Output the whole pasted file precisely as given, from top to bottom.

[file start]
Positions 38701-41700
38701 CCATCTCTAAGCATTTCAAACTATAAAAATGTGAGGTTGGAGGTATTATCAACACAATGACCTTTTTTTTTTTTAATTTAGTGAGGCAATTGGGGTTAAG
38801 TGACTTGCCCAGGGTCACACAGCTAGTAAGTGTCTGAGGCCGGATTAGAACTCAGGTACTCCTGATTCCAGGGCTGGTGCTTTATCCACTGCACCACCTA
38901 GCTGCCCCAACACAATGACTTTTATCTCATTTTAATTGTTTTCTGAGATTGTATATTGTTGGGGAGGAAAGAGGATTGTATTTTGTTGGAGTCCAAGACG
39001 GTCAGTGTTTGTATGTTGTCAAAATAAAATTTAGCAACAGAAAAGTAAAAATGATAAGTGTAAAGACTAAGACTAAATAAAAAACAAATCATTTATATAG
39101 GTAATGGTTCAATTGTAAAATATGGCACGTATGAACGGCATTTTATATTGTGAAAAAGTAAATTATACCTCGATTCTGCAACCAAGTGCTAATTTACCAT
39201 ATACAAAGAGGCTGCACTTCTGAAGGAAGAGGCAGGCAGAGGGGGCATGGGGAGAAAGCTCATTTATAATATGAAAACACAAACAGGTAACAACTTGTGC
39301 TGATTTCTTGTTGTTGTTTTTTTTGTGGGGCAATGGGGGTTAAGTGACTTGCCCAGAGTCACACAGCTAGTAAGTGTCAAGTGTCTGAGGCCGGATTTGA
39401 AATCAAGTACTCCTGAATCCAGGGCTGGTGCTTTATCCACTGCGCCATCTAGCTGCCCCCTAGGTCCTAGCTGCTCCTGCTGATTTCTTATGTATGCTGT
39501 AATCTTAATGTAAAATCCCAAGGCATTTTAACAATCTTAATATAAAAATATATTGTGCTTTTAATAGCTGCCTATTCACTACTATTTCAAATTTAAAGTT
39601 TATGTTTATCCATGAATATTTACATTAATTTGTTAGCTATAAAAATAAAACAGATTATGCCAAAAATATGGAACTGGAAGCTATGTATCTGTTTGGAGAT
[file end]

Positions 38701-41700
38701 CCATCTCTAAGCATTTCAAACTATAAAAATGTGAGGTTGGAGGTATTATCAACACAATGACCTTTTTTTTTTTTAATTTAGTGAGGCAATTGGGGTTAAG
38801 TGACTTGCCCAGGGTCACACAGCTAGTAAGTGTCTGAGGCCGGATTAGAACTCAGGTACTCCTGATTCCAGGGCTGGTGCTTTATCCACTGCACCACCTA
38901 GCTGCCCCAACACAATGACTTTTATCTCATTTTAATTGTTTTCTGAGATTGTATATTGTTGGGGAGGAAAGAGGATTGTATTTTGTTGGAGTCCAAGACG
39001 GTCAGTGTTTGTATGTTGTCAAAATAAAATTTAGCAACAGAAAAGTAAAAATGATAAGTGTAAAGACTAAGACTAAATAAAAAACAAATCATTTATATAG
39101 GTAATGGTTCAATTGTAAAATATGGCACGTATGAACGGCATTTTATATTGTGAAAAAGTAAATTATACCTCGATTCTGCAACCAAGTGCTAATTTACCAT
39201 ATACAAAGAGGCTGCACTTCTGAAGGAAGAGGCAGGCAGAGGGGGCATGGGGAGAAAGCTCATTTATAATATGAAAACACAAACAGGTAACAACTTGTGC
39301 TGATTTCTTGTTGTTGTTTTTTTTGTGGGGCAATGGGGGTTAAGTGACTTGCCCAGAGTCACACAGCTAGTAAGTGTCAAGTGTCTGAGGCCGGATTTGA
39401 AATCAAGTACTCCTGAATCCAGGGCTGGTGCTTTATCCACTGCGCCATCTAGCTGCCCCCTAGGTCCTAGCTGCTCCTGCTGATTTCTTATGTATGCTGT
39501 AATCTTAATGTAAAATCCCAAGGCATTTTAACAATCTTAATATAAAAATATATTGTGCTTTTAATAGCTGCCTATTCACTACTATTTCAAATTTAAAGTT
39601 TATGTTTATCCATGAATATTTACATTAATTTGTTAGCTATAAAAATAAAACAGATTATGCCAAAAATATGGAACTGGAAGCTATGTATCTGTTTGGAGAT